From the footpaths of Karachi’s Lyari to the Bronze Medal Stand of Seoul Summer Olympics 1988, Syed Hussain Shah has had a tiring yet fulfilling journey burdened with challenges and difficulties. However, all the childhood hitches and early troubles failed to pull him back from his dreams and led him to what no other Pakistan could have achieved. He’s not just a boxer in the rink but a fighter against troubles of life.
He started off as a homeless laborer in Karachi and sits proudly as a professional boxing trainer in Tokyo, with Pakistan’s highest civil award Sitara i Imtiaz pinned to his shoulder and countless medals to his credit for his impeccable realm for a decade on the international boxing front.
Born on August 14, 1964, he is a story in himself; an inspiration that reminds us the glory this country possesses. He was poor, he had little clothes, and sometimes no food at all. He would sleep at the streets and at times do a job here and labor there to earn himself a day’s bread.
He dreamt of being a boxer and fight to win a medal for the country but had little money and no training to take him there. He would practice on the streets, pick a fight in the nooks of Lyari, punched against garbage bags in the solitude of nights, and trained himself into what was soon to become ‘The Syed Hussain Shah’.
Shah made his international debut at the first South Asian Games in Nepal in 1984. Before he bagged the gold medal for Pakistan, Shah was unsure if he could even reach the tournament because he had little money. Having won the first gold, Shah saw no point of return and went on to winning two more Gold Medals at the second and third SAF Games held in Dhaka and Calcutta in 1985 and 1987, respectively.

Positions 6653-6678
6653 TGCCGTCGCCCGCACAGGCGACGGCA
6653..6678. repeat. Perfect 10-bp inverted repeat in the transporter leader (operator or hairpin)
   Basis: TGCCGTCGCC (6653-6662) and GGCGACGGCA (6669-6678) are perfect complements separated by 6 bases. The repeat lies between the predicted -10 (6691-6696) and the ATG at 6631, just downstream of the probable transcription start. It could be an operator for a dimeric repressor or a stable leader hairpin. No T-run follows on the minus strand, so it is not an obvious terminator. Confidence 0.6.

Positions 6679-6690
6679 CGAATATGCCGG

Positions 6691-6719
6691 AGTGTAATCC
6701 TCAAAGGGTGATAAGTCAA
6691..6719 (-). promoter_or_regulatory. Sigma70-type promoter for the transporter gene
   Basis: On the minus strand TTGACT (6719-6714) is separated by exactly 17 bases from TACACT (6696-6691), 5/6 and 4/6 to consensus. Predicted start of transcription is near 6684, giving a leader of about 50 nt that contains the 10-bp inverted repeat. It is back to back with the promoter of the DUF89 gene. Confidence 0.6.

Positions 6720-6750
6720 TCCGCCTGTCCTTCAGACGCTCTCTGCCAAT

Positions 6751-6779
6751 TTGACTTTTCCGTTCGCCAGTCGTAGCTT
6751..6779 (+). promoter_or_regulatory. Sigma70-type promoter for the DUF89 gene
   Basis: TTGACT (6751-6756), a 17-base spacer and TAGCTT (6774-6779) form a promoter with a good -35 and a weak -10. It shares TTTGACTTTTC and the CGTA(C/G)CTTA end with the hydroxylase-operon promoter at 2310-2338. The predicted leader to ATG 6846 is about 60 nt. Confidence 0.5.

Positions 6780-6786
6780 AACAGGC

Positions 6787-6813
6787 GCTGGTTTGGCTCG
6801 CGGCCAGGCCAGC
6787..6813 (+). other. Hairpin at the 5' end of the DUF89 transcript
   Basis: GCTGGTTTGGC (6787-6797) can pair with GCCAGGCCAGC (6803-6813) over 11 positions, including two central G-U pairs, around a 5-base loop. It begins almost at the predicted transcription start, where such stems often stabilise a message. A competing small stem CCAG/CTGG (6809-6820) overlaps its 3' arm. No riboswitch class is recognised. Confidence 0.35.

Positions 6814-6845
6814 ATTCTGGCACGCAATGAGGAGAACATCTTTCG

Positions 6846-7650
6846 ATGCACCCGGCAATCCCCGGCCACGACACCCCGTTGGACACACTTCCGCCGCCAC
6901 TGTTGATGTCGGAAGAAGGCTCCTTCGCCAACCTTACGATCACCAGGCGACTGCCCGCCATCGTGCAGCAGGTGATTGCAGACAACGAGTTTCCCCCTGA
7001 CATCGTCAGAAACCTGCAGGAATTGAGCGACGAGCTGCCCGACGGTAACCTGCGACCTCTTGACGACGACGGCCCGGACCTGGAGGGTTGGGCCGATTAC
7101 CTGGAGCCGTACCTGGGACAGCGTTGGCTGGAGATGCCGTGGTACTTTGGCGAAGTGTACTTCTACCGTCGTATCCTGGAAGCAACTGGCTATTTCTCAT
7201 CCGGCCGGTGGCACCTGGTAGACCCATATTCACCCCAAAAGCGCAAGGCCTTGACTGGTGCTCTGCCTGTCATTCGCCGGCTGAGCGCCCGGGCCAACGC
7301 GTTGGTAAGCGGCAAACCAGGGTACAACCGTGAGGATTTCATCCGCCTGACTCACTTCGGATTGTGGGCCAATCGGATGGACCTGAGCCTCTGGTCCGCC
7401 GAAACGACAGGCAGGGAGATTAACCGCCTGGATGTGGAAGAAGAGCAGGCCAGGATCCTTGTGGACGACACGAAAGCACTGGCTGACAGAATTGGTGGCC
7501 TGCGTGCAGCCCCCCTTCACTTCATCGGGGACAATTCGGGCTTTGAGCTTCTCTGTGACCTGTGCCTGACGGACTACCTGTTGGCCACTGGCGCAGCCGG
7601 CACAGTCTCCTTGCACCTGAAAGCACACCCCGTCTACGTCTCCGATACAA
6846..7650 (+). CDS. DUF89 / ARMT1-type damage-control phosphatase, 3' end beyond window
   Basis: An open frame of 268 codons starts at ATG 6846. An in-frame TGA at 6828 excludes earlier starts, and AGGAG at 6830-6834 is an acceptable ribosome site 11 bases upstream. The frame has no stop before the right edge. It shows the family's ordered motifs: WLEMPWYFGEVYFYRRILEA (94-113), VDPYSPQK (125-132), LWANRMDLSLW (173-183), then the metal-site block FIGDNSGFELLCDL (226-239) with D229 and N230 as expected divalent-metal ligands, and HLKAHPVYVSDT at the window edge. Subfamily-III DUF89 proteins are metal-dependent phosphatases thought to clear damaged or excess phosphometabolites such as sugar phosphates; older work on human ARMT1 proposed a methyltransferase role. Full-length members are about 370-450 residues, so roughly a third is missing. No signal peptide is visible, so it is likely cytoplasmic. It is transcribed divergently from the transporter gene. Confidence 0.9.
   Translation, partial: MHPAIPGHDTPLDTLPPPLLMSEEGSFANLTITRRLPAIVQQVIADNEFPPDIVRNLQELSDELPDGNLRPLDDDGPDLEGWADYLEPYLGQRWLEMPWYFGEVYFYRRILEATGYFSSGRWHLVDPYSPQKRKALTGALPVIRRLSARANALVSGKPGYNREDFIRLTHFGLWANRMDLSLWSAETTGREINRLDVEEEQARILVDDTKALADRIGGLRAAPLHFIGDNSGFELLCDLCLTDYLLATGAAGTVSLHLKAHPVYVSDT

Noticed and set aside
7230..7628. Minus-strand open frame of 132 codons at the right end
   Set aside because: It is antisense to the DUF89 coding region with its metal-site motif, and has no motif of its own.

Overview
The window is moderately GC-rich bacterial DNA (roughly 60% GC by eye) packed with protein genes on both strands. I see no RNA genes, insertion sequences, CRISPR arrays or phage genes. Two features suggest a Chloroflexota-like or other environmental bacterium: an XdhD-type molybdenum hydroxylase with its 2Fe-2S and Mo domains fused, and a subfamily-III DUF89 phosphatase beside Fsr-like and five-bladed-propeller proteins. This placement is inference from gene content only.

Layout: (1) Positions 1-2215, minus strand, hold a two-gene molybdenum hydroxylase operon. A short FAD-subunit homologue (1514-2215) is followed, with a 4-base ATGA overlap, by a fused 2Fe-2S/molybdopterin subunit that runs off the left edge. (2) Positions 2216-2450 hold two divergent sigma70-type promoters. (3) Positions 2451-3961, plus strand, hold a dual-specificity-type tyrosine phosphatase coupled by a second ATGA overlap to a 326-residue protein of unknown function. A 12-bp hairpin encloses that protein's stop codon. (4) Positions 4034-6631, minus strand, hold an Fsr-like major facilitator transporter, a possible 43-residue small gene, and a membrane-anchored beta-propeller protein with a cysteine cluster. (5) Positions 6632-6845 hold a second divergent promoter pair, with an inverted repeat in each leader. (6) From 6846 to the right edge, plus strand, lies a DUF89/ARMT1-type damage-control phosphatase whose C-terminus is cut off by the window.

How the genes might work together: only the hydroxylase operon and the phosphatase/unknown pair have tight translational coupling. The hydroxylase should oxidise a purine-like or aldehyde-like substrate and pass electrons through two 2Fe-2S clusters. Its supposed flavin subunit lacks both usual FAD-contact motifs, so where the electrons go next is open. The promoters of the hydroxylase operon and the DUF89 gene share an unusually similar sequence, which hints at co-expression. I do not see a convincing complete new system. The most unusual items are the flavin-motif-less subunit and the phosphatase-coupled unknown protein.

By now shah knew nothing other than fighting for the country. He knew nothing less than a win. He was fearless and becoming the nightmare of international boxers. In 1987, he claimed another gold medal at the 13th Asian Boxing Championship held in Kuwait.
With 4 gold medals to his credit already, this Lyari-born pugilist next aimed to win the 1988 Summer Olympics. He performed creditably well and for the first time in history, Pakistan stood among the top three boxers at the Summer Olympics with the bronze medal in boxing gleaming with all might around Shah’s neck.
The government of Pakistan, in recognition of his fine feat in middleweight boxing conferred on him the prestigious Sitara i Imtiaz in 1989. Shah, later in 1996 bagged another gold medal for the country at the president’s cup boxing tournament held in Jakarta.
As of now, he lives comfortably in Tokyo with his family: a wife and two sons who represent Pakistan in Judo. Shah professionally trains boxers in Japan. He often expresses his discontentment over the Pakistan Boxer’s Federation holding it responsible for the demise of the sport in the country.
Over the years, we may have forgotten his name, but in the most recent tributes being given to the Olympic prodigy, a Lahore based musician is all set to release his flick Shah, a tribute to the man who bought Pakistan medal from the Olympics. Shah is all set to release on August 14, this year in cinemas across Pakistan.